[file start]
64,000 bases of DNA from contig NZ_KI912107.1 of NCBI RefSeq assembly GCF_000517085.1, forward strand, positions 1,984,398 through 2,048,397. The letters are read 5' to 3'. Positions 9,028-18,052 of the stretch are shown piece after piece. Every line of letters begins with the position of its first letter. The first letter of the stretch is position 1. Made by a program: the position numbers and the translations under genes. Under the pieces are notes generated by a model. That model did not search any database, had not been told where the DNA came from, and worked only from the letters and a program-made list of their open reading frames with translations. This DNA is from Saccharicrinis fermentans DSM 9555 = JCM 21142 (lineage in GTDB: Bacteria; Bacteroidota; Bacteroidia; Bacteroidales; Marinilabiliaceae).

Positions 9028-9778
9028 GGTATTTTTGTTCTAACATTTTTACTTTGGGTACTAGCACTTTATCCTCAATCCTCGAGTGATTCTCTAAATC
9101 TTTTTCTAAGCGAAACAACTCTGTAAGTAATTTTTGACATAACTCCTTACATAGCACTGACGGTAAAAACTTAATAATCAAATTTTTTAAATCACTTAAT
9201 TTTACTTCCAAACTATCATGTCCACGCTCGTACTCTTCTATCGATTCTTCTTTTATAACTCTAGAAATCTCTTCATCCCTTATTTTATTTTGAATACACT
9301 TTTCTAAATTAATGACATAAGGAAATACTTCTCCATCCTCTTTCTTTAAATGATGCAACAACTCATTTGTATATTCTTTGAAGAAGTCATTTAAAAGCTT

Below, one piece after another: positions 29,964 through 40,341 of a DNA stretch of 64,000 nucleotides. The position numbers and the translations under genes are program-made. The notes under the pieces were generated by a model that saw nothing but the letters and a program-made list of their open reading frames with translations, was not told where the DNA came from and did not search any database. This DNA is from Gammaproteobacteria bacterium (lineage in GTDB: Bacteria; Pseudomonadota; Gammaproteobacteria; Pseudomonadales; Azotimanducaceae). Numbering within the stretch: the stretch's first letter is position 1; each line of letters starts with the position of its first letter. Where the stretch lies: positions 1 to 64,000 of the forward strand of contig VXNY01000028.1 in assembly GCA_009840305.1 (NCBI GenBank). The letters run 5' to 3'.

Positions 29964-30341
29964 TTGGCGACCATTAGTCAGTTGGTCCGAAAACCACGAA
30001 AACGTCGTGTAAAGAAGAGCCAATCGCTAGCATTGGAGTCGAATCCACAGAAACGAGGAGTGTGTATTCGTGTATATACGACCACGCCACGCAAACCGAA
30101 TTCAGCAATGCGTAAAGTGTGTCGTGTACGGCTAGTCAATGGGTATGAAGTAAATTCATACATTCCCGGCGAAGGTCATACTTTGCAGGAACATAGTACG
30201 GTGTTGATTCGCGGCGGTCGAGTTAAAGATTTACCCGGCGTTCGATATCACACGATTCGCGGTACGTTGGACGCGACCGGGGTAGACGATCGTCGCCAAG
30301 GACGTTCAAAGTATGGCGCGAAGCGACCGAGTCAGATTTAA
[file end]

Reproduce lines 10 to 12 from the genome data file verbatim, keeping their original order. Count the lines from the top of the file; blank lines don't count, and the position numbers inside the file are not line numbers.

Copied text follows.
30001 AACGTCGTGTAAAGAAGAGCCAATCGCTAGCATTGGAGTCGAATCCACAGAAACGAGGAGTGTGTATTCGTGTATATACGACCACGCCACGCAAACCGAA
30101 TTCAGCAATGCGTAAAGTGTGTCGTGTACGGCTAGTCAATGGGTATGAAGTAAATTCATACATTCCCGGCGAAGGTCATACTTTGCAGGAACATAGTACG
30201 GTGTTGATTCGCGGCGGTCGAGTTAAAGATTTACCCGGCGTTCGATATCACACGATTCGCGGTACGTTGGACGCGACCGGGGTAGACGATCGTCGCCAAG